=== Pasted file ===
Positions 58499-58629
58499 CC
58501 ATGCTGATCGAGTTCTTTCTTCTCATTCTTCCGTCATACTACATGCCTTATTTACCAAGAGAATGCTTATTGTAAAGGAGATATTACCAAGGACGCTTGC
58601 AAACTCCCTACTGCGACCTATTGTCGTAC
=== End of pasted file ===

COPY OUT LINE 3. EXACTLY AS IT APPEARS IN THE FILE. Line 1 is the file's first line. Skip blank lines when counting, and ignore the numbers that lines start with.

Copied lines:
58501 ATGCTGATCGAGTTCTTTCTTCTCATTCTTCCGTCATACTACATGCCTTATTTACCAAGAGAATGCTTATTGTAAAGGAGATATTACCAAGGACGCTTGC